Lena Dunham — whose show occupies a grey zone in my heart — woke up from the wrong side of the bed and decided that it was funny to put a scarf on her head and make a “fundamentalist” joke.
I’m not sure why she thought this would be funny, but it happened. After a storm of criticism, she offered a kind-of apology, saying she “[d]idn’t realize what a bad time it was to make a joke like that.”
Feministing wrote an interesting piece responding to the Dunham controversy, asking whether it matters that Dunham is a “casual racist,” whether we’re hard on her because she’s a woman, and whether the media is focusing too much on Dunham’s personal behaviour too much.
To which, I say: of course, it matters. First of all, I find the classification of “casual racism” a bit problematic — especially from a site like Feministing. Are we now differentiating racism by their degrees and saying “some” racism is okay? When? Who gets to decide that?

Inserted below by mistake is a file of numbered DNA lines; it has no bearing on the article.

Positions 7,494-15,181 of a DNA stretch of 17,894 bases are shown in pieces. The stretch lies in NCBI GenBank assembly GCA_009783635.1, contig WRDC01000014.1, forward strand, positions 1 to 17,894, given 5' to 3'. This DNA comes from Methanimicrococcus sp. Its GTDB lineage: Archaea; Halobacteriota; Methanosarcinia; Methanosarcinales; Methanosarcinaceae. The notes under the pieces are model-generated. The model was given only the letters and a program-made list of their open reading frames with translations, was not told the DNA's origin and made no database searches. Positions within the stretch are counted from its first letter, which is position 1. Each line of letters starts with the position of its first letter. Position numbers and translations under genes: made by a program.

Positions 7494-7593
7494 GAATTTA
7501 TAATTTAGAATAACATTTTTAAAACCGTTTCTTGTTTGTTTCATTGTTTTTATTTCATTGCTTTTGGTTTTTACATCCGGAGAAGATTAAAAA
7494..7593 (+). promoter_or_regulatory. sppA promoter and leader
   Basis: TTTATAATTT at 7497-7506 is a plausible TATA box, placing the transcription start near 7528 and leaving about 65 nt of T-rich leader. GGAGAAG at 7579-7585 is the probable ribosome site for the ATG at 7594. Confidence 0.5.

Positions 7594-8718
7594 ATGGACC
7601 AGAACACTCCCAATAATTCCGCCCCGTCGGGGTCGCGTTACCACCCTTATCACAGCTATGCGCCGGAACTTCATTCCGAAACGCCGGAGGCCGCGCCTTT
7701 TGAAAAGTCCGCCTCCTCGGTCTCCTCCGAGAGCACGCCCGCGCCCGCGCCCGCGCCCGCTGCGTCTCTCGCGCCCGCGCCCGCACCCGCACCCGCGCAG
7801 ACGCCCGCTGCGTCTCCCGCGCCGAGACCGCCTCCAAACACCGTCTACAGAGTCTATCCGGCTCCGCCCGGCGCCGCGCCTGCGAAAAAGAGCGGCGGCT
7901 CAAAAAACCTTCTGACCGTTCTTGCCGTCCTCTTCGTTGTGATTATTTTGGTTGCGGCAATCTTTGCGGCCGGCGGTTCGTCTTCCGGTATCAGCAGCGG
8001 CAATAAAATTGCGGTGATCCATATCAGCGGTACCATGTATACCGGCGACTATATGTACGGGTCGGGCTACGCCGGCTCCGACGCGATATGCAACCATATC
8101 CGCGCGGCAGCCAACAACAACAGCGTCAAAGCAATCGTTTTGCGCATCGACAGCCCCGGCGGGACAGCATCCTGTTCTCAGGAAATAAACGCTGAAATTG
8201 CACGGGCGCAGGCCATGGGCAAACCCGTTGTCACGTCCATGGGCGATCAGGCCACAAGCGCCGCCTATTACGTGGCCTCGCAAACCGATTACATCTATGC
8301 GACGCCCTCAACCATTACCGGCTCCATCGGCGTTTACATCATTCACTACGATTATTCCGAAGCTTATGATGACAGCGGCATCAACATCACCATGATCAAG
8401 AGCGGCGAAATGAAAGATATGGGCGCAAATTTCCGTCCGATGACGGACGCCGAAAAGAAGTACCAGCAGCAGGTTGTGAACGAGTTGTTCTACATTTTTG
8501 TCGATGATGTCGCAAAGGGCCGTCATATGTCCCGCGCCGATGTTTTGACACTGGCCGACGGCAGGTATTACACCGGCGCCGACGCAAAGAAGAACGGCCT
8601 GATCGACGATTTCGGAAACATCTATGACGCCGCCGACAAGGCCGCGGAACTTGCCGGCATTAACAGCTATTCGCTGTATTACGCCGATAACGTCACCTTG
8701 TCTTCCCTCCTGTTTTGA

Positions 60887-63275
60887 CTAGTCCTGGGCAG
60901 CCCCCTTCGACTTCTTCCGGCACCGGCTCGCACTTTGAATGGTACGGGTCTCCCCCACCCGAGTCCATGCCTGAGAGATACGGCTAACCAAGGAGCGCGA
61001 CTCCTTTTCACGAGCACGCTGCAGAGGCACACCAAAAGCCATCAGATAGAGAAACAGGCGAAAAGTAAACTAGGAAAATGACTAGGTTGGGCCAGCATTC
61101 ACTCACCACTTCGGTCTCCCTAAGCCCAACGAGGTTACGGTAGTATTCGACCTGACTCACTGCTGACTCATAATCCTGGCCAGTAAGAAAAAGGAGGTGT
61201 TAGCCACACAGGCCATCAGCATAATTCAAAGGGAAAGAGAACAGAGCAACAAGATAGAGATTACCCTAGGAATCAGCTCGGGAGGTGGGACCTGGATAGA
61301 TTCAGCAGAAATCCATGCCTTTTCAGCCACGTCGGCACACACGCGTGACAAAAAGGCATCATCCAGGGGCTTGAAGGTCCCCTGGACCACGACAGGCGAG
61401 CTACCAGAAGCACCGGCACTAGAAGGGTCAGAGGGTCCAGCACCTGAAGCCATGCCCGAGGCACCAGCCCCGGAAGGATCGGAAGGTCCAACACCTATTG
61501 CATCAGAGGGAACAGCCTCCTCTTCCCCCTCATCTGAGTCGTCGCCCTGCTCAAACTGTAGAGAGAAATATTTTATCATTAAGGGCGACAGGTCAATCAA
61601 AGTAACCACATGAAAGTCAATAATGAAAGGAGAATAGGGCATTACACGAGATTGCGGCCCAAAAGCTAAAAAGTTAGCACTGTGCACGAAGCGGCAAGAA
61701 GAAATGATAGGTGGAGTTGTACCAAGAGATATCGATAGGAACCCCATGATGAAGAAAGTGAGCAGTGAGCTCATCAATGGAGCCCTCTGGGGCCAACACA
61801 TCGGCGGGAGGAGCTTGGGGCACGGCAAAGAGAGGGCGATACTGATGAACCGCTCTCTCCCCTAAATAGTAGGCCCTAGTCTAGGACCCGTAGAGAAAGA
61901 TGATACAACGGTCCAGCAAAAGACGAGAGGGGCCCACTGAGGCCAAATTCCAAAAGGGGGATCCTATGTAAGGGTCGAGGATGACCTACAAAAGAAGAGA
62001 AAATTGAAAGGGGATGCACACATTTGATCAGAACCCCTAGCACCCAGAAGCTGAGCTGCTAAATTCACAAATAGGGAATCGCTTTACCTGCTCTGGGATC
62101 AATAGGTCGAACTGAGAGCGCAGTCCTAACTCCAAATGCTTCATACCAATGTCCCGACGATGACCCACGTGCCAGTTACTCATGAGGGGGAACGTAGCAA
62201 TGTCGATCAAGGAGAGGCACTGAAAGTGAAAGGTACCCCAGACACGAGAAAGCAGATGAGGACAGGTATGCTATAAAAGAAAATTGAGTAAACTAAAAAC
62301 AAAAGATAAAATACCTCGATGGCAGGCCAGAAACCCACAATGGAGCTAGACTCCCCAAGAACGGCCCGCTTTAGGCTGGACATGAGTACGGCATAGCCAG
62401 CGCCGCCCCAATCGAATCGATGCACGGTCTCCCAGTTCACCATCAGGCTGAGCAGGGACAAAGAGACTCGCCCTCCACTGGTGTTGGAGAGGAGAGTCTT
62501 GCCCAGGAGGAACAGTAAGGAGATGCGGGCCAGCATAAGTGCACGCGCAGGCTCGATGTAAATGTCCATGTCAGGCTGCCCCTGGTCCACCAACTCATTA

I’m not afraid to say I expect something more from Dunham than say, Charlie Sheen or the creators of Two and a Half Men. Why? Because the same media, which rips Dunham apart, keeps on touting her as a representative of my generation and an inspiration for young women. She’s the voice of my generation that’ll carry comedy forward, they say, and make relatable comedy for “women.” Okay, that’s great. If that is the case then, I’d like her to remain at least somewhat sensitive to the issues that affect all kinds of women.
Women that wear hijabs, for example.